Harriet Devine Jump
Edge Hill College
Is there anything new to say about Mary Wollstonecraft? Mary Wollstonecraft and the Accent of the Feminine offers a sophisticated theoretical approach, based on Luce Irigaray's philosophy of sexual difference and subjectivity.
In her introduction, Ashley Tauchert rightly identifies "three distinct waves of interest" (4) in Wollstonecraft's life and works since her death. First-wave feminists--nineteenth century campaigners for women's rights--claimed her as a founding mother in their struggle for women's suffrage; the second wave, academic feminists of the 1970s, reclaimed her works and thought from the shadows; and the third wave ("symptomatic of the identity crisis of millennial feminism" ) has shifted the focus from celebration to identifying the flaws and inconsistencies in her feminism. Tauchert offers a refashioning of Wollstonecraft, emerging from a consideration of Irigaray's model of Western culture as replicating masculinist subjectivity and thus forcing those women who wish to write intelligibly into a crypto-masculinist subjectivity. She proposes a new category for women's writing, the Athenic mode, in which masculinist forms are disrupted by "figures of excess, lack, and hysteria . . . gestures towards a lost, and mourned, female embodiment" (8). She argues that Wollstonecraft's texts document a struggle between this mode and Matrilineal subjectivity, but believes that her later works point to a resolution of the struggle.
Part I, Chapter One reads Wollstonecraft's early writings "for evidence of transitional moments in her self-engendering as a writing subject" (20). Re-examining Wollstonecraft's unsatisfactory relationship with her mother, and her "proto-lesbian" (25) relationship with Fanny Blood, Tauchert suggests that the unresolved losses of these two figures, whose deaths occurred within two years of each other, are replayed in the early texts. Thoughts on the Education of Daughters is said to reflect on the failure of maternal affection, and to offer rational reflection as a substitute. Rational authority also displaces maternity in Original Thoughts, but Tauchert argues that the text also reconfigures the loss of Fanny Blood through the figures of Mrs Mason and Mary. In Mary: A Fiction, Wollstonecraft is shown as "defining (and defending) her identity as a woman" (34).
Part II, Chapter Two, reads Wollstonecraft's two Vindications. As previous commentators have remarked, this is the period when her distinctive voice emerged: Tauchert defines it as "a voice worrying at sexual difference and virtue, struggling to define femininity and masculinity in new ways" (55). She finds seeming contradiction in Rights of Man: Wollstonecraft effeminizes Burke and claims manliness for herself but also adopts the speech of female-embodied reason with which to admonish him. Tauchert goes on to argue that in the second Vindication Wollstonecraft offers the "surprising" communication of "fragments of a female imaginary beyond the rape paradigm of Rousseau's moral philosophy" (68).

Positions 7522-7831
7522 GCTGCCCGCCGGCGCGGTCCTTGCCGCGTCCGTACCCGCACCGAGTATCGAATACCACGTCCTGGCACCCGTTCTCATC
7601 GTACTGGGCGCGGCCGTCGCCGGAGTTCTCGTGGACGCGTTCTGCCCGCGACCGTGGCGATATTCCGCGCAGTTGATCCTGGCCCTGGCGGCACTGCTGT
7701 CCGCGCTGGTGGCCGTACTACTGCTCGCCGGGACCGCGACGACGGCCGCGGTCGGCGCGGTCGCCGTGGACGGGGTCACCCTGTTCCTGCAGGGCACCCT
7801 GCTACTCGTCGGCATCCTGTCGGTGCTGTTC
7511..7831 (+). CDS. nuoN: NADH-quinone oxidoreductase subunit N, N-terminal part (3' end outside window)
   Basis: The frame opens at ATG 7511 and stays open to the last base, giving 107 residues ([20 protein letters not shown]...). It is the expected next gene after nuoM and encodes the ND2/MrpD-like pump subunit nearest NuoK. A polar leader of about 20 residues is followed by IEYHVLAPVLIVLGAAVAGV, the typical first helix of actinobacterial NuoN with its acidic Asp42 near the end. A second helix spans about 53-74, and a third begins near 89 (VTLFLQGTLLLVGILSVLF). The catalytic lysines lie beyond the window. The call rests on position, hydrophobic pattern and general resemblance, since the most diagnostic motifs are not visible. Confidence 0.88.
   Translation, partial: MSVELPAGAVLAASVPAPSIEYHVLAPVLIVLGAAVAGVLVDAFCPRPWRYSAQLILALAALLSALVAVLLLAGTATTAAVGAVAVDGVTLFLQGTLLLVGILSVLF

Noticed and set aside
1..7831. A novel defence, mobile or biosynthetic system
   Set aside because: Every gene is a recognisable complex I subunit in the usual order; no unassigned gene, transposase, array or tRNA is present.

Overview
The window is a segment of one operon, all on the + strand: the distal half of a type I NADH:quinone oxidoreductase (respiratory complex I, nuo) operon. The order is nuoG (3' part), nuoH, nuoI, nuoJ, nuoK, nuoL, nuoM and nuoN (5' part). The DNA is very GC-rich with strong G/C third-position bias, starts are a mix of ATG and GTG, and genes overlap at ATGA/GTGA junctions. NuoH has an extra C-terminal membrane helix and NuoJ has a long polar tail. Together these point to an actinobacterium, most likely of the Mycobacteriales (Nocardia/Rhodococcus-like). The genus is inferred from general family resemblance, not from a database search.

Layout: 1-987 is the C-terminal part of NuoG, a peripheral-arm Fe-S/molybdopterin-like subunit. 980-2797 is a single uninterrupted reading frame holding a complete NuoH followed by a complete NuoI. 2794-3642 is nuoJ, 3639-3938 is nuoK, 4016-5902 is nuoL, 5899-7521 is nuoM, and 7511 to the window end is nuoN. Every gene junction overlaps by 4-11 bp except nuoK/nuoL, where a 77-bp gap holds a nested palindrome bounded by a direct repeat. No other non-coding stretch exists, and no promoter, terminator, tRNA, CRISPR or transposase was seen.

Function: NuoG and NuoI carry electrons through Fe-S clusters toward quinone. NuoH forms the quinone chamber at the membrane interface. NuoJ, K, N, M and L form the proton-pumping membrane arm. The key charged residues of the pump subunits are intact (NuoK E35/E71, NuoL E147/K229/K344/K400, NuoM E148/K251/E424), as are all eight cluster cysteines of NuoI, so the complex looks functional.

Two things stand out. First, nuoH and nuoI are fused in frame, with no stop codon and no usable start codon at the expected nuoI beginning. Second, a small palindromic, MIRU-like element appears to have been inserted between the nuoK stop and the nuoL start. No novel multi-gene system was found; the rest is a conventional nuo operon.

In the third part of this book, Tauchert moves on to discuss Wollstonecraft's later texts under the heading "Matrilineal Writing." The Historical and Moral View of . . . the French Revolution was written during Wollstonecraft's first pregnancy, a moment, according to Tauchert, at which "the repression and burial of the maternal body . . . reaches its apex" (86). The result is a crisis, "a piece of writing that is peppered with bodies and body parts, a revolution that is imagined as a giant labouring body" (87), from which the maternal body emerges with new potency and creativity.
Having thus far discussed Wollstonecraft's works chronologically, Tauchert reverses the order of the two final texts--Letters from Sweden and The Wrongs of Woman--which are discussed in Chapter Four. Tauchert sees them as marking "a shift in [Wollstonecraft's] writing voice" (98), and accounts for the return of sensibility in these writings as a reflection of the fact that "the writer's maternity [is] a condition of their production" (100). The reverse chronological order is owing to the fact that while Wrongs of Woman is seen as recording "a narrative of the emergence of Matrilineal writing from patriarchy" (118), Tauchert argues that Letters from Sweden represents Wollstonecraft's most successful production of Matrilineal writing. Interesting connections are made here between these two texts, both of which incorporate the presence of daughters: in Wrongs of Woman, Maria's memoirs are addressed to her child, and in Letters, Fanny Imlay's presence pervades the text and, since the relationship with Imlay was at an end before the book was published, also provides a reason for publication (financial independence as a single mother). The chapter concludes with a discussion of Wollstonecraft's relation to the category of the Sublime, and suggests that the female-embodied writing subject of Letters from Sweden successfully disturbs the Athenic mode, making a different, Matrilineal, "journey into symbolisation" (129).
Does Tauchert's book offer a genuinely new and different Wollstonecraft from the feminist icon we have all come to know so well? It is presented as being a result of its author's dissatisfaction with "the popular versions of Wollstonecraft in circulation" (141), but, as she points out elsewhere, third-wave feminist critics have already to a large extent moved beyond the rather simplistic figure who appeared in much of the early criticism. This being said, Mary Wollstonecraft and the Accent of the Feminine is an impressive work, and offers a genuinely fresh and exciting way in to reading texts which are increasingly coming to be seen as canonical. The notes are helpful, and the bibliography is satisfyingly full and wide ranging. A brief summary such as this cannot hope to do justice to the subtlety and complexity of Tauchert's arguments.